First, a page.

“The Education of the Virgin” (in French, “L’Éducation de la Vierge”) is an oil painting on canvas by Eugène Delacroix, an artist who was inspired by the style of the Brabantine painter Peter Paul Rubens to create this work from 1839 and many others.
These days, Eugène Delacroix is seen as the greatest representative of Romanticism in French painting. Therefore, it’s not surprising that some of his works are part of the permanent collection of the Museum of Romantic Life!
“Ernest Renan”, by Henry Scheffer
“Ernest Renan” is an oil painting on canvas, which Henry Scheffer (or Hendrik Scheffer) signed in 1860. Ary Scheffer’s brother, also a French painter of Dutch origin, Henry Scheffer was Ernest Renan’s father-in-law after he married his daughter Cornélie Scheffer in 1856.
Active from the 1840s until his death in 1892, Ernest Renan distinguished himself as a writer, philologist, philosopher, epigraphist, historian, scholar, and literary critic. And on the top floor of the Museum of Romantic Life, there’s a room entirely dedicated to his life and work!
“Le Giaour”, by Ary Scheffer
“The Giaour” (in French, “Le Giaour”) is an oil painting on canvas by Ary Scheffer, from 1832. Interestingly, this painting is a reduced replica of a painting with the same name, which belongs to the collection of the Villa Vauban – Luxembourg City Museum of Art!
To accomplish this work, Ary Scheffer was inspired by the poem “The Giaour” by Lord Byron, which was first published in 1813. The term “Giaour”, which translates as “Infidel”, was an insult popularly used in the Ottoman Empire, to designate non-Muslims.
“La Suppliante”, by Claude-Marie Dubufe
“The Suppliant” (in French, “La Suppliante”) is an oil painting on canvas where Claude-Marie Dubufe immortalized the theme of supplication, in 1829. In this painting, a young woman wrapped in a red cloak reveals an image of intense devotion, with hands in prayer and eyes raised to heaven.
Claude-Marie Dubufe was a renowned Romantic painter who spent much of his career producing portraits. At a certain point, he ended up developing a series of works where female figures embody expressions – and which includes “The Supplicant”.
“La Mort d’Harold”, by Jean-François-Théodore Gechter
“The Death of Harold” (in French, “La Mort d’Harold”) is a bronze sculpture, which Jean-François-Théodore Gechter modeled in 1837 and cast in 1842. And the characters of this statue are Harold II of England (the last Anglo-Saxon king of England) and Edith Swannesha (his wife or lover).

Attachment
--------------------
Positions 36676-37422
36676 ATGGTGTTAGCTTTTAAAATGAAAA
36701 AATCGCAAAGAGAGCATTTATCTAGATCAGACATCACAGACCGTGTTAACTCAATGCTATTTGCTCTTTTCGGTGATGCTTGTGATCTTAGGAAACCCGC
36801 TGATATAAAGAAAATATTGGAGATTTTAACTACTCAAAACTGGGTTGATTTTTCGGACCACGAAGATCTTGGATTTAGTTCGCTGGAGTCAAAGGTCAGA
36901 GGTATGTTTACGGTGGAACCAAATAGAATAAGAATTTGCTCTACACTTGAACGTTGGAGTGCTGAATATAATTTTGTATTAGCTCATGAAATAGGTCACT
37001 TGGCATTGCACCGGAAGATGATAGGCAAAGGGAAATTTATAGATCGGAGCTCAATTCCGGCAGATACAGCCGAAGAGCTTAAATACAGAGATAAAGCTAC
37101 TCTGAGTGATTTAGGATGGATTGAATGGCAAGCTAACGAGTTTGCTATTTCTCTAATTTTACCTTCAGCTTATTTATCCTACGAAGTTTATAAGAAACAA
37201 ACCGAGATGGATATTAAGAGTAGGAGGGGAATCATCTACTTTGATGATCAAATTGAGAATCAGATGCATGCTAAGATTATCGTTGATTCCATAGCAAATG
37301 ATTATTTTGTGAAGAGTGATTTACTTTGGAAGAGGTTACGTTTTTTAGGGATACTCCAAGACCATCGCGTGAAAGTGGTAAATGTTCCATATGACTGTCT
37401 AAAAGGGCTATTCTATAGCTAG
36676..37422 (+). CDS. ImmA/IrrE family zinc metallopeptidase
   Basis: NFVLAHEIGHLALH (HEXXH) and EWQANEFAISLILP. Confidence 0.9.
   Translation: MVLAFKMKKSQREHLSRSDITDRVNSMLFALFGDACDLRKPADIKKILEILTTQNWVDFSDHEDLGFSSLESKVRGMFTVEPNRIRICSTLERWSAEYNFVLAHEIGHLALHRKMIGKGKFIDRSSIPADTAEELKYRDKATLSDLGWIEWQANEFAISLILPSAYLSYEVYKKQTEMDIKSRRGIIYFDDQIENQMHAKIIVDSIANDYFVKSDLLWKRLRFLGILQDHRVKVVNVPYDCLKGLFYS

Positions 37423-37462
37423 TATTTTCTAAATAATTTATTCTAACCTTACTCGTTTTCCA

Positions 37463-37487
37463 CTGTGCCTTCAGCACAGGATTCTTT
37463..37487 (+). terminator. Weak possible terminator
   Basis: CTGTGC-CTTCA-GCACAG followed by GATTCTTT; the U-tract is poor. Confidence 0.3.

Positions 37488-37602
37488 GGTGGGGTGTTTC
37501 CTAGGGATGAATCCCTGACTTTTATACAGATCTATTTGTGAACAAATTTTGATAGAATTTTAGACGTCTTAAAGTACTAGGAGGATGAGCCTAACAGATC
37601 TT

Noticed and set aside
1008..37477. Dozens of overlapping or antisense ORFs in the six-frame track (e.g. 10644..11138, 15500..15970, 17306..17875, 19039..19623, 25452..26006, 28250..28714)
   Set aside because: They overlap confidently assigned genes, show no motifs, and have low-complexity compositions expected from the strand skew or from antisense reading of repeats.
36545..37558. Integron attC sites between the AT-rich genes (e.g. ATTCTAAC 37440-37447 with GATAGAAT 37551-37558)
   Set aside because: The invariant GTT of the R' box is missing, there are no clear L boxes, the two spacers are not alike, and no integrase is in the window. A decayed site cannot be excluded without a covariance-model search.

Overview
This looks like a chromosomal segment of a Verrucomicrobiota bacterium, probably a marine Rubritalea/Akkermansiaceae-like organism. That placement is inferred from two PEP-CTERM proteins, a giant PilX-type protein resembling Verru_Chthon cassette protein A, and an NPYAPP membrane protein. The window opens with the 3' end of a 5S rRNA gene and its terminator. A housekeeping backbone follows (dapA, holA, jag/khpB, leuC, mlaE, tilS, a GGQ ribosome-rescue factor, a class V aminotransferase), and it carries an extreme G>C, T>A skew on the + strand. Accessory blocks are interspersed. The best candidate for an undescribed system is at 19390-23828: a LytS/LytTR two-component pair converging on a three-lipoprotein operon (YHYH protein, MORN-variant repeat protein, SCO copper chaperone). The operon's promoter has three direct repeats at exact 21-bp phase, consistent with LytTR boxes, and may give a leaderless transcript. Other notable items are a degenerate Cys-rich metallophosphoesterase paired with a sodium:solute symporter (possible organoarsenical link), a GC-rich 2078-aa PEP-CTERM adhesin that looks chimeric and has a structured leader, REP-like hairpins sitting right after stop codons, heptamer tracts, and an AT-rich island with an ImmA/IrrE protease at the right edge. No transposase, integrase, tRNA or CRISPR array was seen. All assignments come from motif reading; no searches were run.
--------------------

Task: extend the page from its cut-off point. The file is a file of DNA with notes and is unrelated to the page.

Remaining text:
Jean-François-Théodore Gechter was a French sculptor, who was active during the first half of the 19th century. In addition to the Museum of Romantic Life, his artwork can be seen at the Louvre Museum, the Arc de Triomphe, the Church of la Madeleine, and the Palace of Versailles, among others!
“La Communion d’Atala”, by Pierre-Jerôme Lordon
“The Communion of Atala” (in French, “La Communion d’Atala”) is an oil painting on canvas by Pierre-Jerôme Lordon, from the year 1808. In the moment captured in this painting, Atala receives Communion from Père Aubry before dying, while her lover Chactas mourns her fate.
“Atala, or The Loves of Two Savages in the Desert” (in French, “Atala, ou Les Amours de deux sauvages dans le désert”) is a novel written by François-René de Chateaubriand. Launched in 1801, the narrative inspired several romantic artists, from painters to composers!
“Portrait de la princesse de Joinville”, by Ary Scheffer
“Portrait of the Princess of Joinville” (in French, “Portrait de la princesse de Joinville”) is an oil painting on canvas by Ary Scheffer, from 1844, where the young muse is Françoise de Bragance (or Francisca of Bragança) – a personality of the Brazilian Imperial Family and the French Royal Family.
Françoise de Bragance was Princess of Brazil and a member of the House of Bragança, as she was the daughter of Emperor Pedro I of Brazil. In addition, she became the Princess of Joinville and a member of the House of Orléans after marrying Prince Francisco de Orléans, the Prince of Joinville and son of King Louis Philippe I of France.
“Pauline Viardot”, by Ary Scheffer
“Pauline Viardot” is an oil painting on canvas by Ary Scheffer. Dating from 1840, this intimate painting portrays the Franco-Spanish lyrical singer and composer Pauline García-Viardot – who was the sister of Maria Malibran, one of the great divas of the first half of the 19th century.
Pauline Viardot was a friend of both George Sand and Ary Scheffer, having been the latter’s neighbor. For this reason, the Museum of Romantic Life dedicated a room to her, where it’s possible to admire various portraits, photographs, and other belongings of this artist of Romanticism.
“Jeanne d’Arc en prière”, by Marie d’Orléans
“Jeanne d’Arc en prière” (in French, “Jeanne d’Arc en prière”) is a bronze sculpture from 1837 and a reduction of a large marble statue, which Marie d’Orléans created in 1835 for the Palace of Versailles.
Marie d’Orléans, or Marie of Orléans, was a princess of the House of Orléans and the third daughter of King Louis Philippe I of France. And at the same time, she was a student of Ary Scheffer and a talented artist in the branches of sculpture and drawing.
Share this blog post on your social media!